The Critters of Vietnam (Published in MWSA Dispatches; Fall 2017)



Sometimes, I am the beast in the darkness. Sometimes, I am the ghost.

~Heather Durham



Anyone who knows a Vietnam War veteran has probably heard many stories about the wildlife they encountered during their tour of duty. My friend and fellow author, Vietnam Veteran John Podlaski recently added a story to his website about the critters of the Nam. This is my recollection on the subject.



Vietnam, a beautiful country that even at war, teemed with wildlife.

Vietnam is a tropical country on the edge of a large continent, bordered by an ocean. It has a diverse topography along with many flowing rivers and streams. And there are critters…..many critters.


One thing that constantly amazed me during my tour of duty in Vietnam was the number of critters that were able to survive in that deadly war torn environment. Back home; you crack a twig and every deer within earshot takes off like a rocket. Somehow the wildlife in Vietnam managed to survive, and in some cases thrive; while tens of thousands of firefights, bombing sorties, naval bombardments, artillery missions and chemical defoliations took place. How did they manage?


The place was noisy, very noisy…..and dangerous; nonstop. Yet tigers, leopards, vast troops of monkeys, elephants, too many snakes to mention and even rhinoceroses survived in that toxic environment. It wasn’t surprising that the insects survived….they’re designed to survive under any condition. And hordes of insects occupied Vietnam. Immense rice beetles, mounds of stinging ants, scorpions, spiders of every make and model….and of course the mosquitos that tortured every GI who ever set foot in- country.


Those mosquitos, ever present day or night, rain or shine; would swoop down in hordes getting into your mouth, nose, eyes, and ears. The military doled out mosquito repellent that could strip paint, but it barely slowed them down. After a month or two you just took them in stride. Of course the grunts in the bush all day had it the worst; but the mosquitos spared no one because of rank or station.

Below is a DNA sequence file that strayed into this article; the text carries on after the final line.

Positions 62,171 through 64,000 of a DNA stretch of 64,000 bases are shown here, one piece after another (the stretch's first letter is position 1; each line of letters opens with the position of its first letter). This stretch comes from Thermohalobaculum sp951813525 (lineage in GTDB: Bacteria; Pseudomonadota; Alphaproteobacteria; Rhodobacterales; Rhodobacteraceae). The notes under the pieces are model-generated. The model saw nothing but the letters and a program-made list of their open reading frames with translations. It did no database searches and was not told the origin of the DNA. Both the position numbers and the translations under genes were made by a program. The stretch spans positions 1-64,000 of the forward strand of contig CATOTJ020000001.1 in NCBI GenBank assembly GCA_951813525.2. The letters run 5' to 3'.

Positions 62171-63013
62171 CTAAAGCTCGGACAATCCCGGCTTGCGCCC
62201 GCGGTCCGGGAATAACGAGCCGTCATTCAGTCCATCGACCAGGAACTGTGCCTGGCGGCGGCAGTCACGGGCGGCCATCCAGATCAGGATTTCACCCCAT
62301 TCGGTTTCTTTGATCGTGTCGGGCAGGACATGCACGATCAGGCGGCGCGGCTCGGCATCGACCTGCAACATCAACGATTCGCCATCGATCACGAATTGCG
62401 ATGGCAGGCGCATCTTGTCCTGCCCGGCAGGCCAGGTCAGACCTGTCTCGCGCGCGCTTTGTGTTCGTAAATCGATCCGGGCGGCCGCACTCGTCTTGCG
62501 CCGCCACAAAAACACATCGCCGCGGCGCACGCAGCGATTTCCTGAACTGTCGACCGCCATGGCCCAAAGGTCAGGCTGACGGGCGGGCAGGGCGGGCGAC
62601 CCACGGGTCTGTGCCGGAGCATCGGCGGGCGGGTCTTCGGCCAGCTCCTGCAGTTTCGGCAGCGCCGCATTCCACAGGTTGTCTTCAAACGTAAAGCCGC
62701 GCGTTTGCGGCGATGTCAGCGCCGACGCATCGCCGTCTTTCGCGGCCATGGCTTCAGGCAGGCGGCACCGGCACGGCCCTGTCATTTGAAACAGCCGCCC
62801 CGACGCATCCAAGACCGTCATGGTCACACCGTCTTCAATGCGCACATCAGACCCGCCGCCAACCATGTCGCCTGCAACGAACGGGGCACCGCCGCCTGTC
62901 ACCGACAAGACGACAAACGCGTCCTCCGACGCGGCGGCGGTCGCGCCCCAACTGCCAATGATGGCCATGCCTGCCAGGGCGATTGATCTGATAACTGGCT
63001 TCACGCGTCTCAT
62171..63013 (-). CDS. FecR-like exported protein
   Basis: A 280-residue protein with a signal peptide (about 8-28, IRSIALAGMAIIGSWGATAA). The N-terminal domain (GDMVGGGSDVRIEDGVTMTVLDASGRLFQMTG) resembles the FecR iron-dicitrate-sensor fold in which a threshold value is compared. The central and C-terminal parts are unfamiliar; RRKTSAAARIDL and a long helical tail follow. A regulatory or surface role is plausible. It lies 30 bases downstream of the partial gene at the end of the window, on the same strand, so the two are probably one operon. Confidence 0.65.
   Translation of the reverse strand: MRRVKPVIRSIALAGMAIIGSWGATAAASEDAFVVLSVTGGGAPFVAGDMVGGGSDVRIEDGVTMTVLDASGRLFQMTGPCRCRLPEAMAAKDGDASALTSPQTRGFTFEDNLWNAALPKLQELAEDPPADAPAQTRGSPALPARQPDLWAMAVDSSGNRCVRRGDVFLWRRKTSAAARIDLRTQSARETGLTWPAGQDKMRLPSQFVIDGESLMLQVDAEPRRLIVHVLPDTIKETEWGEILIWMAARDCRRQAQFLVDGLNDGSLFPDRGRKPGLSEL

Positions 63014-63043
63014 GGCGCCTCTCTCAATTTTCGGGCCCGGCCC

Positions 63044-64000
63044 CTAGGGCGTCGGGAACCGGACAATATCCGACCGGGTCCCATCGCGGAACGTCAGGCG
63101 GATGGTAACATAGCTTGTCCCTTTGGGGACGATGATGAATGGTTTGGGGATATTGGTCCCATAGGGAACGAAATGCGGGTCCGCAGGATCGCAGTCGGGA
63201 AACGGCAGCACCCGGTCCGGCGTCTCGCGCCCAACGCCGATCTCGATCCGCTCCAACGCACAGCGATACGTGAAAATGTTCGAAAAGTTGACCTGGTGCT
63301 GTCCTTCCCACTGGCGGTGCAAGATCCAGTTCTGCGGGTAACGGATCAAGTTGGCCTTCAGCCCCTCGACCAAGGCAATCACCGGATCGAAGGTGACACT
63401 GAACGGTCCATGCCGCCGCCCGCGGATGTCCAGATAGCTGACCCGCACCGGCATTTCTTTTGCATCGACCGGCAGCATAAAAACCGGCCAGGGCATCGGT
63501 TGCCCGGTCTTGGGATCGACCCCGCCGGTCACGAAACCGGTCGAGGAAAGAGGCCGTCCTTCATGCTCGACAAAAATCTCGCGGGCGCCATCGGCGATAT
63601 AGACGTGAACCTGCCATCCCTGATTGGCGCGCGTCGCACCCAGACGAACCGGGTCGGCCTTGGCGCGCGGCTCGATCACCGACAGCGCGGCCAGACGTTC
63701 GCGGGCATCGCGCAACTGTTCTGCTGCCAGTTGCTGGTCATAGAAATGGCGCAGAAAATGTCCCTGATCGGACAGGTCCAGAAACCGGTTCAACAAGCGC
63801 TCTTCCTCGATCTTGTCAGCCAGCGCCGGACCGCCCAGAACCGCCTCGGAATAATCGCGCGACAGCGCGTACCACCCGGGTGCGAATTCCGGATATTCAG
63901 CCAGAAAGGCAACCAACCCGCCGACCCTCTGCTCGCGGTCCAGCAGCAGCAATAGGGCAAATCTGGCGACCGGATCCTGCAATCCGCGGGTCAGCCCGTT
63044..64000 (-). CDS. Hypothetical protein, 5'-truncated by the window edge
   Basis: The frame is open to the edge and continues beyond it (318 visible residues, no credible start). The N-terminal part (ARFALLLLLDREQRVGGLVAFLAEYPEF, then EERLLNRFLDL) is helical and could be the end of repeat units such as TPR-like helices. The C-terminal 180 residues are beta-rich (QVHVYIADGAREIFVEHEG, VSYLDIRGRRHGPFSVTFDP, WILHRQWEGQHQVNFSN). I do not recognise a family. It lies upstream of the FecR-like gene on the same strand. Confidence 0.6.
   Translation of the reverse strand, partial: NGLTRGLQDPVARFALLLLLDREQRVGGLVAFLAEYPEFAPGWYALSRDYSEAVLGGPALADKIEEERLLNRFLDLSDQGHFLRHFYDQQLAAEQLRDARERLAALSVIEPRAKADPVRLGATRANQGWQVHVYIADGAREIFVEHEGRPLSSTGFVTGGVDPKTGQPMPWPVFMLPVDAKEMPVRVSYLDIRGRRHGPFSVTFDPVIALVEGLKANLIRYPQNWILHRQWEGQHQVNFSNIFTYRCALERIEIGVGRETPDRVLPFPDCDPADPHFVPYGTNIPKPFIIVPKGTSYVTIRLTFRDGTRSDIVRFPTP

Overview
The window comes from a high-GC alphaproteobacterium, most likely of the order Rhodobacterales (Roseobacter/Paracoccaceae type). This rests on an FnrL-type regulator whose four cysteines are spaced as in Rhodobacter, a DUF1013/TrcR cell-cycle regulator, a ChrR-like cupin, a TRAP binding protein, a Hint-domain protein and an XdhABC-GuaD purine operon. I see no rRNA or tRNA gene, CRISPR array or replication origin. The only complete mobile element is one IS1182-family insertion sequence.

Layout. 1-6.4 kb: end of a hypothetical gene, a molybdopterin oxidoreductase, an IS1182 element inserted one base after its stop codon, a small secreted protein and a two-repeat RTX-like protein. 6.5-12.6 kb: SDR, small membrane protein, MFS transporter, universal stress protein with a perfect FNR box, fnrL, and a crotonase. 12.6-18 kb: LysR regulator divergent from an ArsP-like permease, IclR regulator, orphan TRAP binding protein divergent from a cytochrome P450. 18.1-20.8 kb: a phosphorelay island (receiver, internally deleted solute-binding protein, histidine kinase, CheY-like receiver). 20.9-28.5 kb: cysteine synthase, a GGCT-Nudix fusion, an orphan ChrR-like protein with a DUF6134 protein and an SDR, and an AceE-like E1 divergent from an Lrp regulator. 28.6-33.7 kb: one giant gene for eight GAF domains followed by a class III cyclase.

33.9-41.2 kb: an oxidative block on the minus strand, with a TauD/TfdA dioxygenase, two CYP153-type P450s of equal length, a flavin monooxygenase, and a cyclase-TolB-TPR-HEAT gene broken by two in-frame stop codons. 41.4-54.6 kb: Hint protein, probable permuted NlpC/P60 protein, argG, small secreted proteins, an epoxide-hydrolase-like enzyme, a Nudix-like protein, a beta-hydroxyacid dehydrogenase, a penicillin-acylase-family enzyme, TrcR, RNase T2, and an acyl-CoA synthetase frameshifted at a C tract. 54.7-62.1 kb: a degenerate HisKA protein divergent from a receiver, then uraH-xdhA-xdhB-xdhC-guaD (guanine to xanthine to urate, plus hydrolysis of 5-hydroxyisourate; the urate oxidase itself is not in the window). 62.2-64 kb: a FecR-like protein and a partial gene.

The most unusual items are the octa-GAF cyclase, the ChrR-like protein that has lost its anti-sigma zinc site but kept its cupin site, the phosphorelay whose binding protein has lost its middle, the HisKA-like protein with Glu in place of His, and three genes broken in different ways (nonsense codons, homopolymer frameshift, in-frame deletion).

My experiences with the “critters of the Nam” are similar to others who served during the war. Although to this day I am not overly pestered by mosquitos, they certainly cramped my style in Vietnam. Sleeping was the worst; some guys obtained mosquito netting to put around their bunks. I found the netting to be very bothersome. (And someone stole mine early on)



The area was infested with these

All the hooches, and buildings on the Phu Cat airbase were occupied by hordes of large hairy spiders. They looked like a small tarantula and were everywhere. I waged war on them constantly, dispersing the deadly Military grade insect repellent like Agent Orange. It didn’t put much of a dent in their population; but I wasn’t going to let them roll me over.

Rats were another problem. HUGE rats. They also occupied most buildings and structures everywhere. One ran over my chest one night when I was laying in my bunk. No sleep that night. Always short of protein, the ever practical Vietnamese added them to the menu. (Another reason I never dined with them)